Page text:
Other cultural organizations are as follows: American Indian Science & Engineering Society, Gamma Delta Pi, Iota Gamma, Indigenous Graduate Student Alliance, American Indian Student Fellowship, and the Native American Journalism Association.

Indigenous People’s Day celebrates, recognizes, and advocates for Indigenous communities, histories, and culture. This holiday is celebrated annually on the second Monday of October. More information can be found through the American Indian Programs and Services page. 


With OU’s American Indian Programs and Services, programming takes place across campus for Indigenous People’s Day in October, Native American Heritage Month throughout November, and Indigenous Awareness Month throughout April. More information can be found through the American Indian Programs and Services page.


The American Indian Achievement Celebration is hosted by the American Indian Programs and Services to honor American Indian graduates. During this event graduates receive a verbal recognition, a graduation certificate, and a complimentary Native graduation stole.

Tribal Education Departments FAQs

Yes! Group tours are offered in September, October, November, February, March, April on Tuesdays and Thursdays at either 9:30 AM or 2:30 PM and Wednesdays at 9:30 AM. Learn more and sign up for a group on our website.

You can find your students admissions counselor here: Connect with Your Admissions Counselor.

You can also reach out to Dr. Cassandra Cline, Admissions Counselor and Coordinator of American Indian Student Recruitment.

OU offers programming throughout the year to help create a sense of belonging and foster community connections. 

  • The American Indian Student Association (AISA) serves as the central student organization for Native and Indigenous students on The University of Oklahoma, Norman Campus. AISA increases the representation of Native and Indigenous peoples on campus through general meetings, events, and activities for students.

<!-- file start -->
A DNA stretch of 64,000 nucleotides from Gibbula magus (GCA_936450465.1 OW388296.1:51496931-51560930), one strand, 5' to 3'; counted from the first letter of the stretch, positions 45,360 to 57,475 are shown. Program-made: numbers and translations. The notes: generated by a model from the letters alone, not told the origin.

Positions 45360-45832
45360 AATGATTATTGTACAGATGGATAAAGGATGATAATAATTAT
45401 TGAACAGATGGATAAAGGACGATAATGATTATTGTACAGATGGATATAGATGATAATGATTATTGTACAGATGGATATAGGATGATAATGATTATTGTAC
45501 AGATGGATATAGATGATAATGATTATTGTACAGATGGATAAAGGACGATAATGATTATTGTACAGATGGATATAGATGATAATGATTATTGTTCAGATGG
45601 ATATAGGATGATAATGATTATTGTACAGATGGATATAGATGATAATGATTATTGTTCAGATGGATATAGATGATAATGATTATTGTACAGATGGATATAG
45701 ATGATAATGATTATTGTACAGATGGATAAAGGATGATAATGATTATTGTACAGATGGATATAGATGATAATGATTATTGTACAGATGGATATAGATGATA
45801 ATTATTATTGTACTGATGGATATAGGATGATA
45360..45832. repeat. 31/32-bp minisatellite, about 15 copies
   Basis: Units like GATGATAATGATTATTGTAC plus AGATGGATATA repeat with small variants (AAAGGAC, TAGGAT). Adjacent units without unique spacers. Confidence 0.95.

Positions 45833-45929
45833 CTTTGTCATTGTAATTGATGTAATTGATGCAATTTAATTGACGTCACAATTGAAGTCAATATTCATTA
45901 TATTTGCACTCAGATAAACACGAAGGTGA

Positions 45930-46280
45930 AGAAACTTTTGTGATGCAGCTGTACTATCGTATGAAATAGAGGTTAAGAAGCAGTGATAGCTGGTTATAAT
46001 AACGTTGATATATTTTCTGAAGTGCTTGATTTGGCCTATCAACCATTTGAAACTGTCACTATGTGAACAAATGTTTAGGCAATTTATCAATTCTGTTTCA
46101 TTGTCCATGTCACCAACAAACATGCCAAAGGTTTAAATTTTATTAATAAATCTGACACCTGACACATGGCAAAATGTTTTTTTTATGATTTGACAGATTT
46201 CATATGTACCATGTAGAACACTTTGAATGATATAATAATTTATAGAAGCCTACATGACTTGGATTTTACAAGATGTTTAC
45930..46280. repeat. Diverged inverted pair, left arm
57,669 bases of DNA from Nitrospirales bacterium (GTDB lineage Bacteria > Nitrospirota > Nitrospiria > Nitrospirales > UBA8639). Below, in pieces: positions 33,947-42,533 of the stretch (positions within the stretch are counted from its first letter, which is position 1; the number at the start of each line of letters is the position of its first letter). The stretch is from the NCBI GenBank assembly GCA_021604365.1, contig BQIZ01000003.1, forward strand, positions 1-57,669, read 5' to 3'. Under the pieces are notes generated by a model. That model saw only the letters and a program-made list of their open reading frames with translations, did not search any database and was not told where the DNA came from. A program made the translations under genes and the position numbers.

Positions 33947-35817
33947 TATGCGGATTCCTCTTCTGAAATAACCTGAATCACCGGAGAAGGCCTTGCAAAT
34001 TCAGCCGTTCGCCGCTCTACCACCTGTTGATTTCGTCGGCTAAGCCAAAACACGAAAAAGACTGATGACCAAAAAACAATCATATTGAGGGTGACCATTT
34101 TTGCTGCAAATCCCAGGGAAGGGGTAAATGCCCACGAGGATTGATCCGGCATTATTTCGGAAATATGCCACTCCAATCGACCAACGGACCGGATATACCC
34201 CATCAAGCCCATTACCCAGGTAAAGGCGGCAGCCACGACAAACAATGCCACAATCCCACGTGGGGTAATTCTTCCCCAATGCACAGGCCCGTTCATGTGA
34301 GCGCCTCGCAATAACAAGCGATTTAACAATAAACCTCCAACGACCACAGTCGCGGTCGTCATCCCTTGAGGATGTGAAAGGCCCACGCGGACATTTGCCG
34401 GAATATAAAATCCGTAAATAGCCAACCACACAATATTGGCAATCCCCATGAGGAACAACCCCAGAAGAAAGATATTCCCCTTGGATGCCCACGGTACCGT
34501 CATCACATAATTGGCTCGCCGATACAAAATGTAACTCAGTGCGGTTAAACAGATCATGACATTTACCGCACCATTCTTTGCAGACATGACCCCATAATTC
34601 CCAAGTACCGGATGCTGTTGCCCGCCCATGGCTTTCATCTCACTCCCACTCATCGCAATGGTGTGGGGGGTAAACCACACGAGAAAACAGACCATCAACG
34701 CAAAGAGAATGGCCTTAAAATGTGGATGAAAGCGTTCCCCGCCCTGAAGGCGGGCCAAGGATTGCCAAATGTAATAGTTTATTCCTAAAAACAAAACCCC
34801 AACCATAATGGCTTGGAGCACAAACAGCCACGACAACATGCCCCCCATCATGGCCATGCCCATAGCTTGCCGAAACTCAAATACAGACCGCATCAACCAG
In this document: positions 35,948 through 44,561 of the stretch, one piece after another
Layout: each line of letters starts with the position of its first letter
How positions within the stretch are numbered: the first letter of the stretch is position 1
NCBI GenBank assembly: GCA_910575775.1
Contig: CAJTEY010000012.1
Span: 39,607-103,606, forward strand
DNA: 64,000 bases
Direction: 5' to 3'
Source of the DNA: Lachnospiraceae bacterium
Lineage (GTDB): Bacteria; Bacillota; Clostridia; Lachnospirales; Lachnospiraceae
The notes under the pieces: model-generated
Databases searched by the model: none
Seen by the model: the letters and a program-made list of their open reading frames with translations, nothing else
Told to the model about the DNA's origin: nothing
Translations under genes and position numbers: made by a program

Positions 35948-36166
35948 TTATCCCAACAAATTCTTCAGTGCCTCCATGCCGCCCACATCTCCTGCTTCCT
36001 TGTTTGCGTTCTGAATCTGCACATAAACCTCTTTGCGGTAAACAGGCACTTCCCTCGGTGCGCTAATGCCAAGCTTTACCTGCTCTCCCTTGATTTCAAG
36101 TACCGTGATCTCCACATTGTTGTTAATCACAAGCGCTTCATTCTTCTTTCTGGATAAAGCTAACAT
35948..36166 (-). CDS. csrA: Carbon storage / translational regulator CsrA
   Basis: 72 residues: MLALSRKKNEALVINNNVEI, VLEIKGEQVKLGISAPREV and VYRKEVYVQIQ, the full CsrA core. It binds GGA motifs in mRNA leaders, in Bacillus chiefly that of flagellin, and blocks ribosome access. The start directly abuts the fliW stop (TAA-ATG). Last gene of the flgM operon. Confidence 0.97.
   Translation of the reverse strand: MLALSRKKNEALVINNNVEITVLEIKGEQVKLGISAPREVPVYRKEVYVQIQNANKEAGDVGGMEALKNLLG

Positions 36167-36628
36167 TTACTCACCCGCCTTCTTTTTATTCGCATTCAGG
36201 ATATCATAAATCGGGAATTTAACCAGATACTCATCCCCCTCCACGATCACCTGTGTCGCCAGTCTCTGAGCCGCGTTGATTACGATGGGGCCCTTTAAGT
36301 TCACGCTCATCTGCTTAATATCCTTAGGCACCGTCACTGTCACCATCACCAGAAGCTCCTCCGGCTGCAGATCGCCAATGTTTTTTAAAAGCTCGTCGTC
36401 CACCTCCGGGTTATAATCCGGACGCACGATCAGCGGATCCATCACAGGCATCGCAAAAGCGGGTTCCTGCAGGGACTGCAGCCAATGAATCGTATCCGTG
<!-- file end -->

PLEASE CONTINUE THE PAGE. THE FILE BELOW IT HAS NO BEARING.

• The Native Student Welcome is offered each year during Camp Crimson for first year students to learn about our many community partners, student organizations, and faculty/staff on campus that support the Native experience at OU. 

  • American Indian Student Fellowship meets weekly on Monday evenings to share a meal among students, faculty, staff, alumni, and Norman area community members.

Connect With Us

DEP Interns
Contact Diversity Enrichment Programs

OU's Diversity Enrichment Programs is here to assist you with any questions you and your family may have throughout the admissions and enrollment process. Contact us by email at, phone at 405-325-2151, or text at 405-400-1384.

Bizzell Memorial Library
Sign Up for Our Mailing List

If you do not already receive emails from OU, fill out this form! We will use the information you provide to connect you with academic, scholarship, admission, student life information and opportunities, and more.

American Indian Powwow
Native Nations Center

The goal of the Native Nations Center is to foster respectful and mutually productive relationships between Oklahoma Tribes, the students, the University, the community and key stakeholders.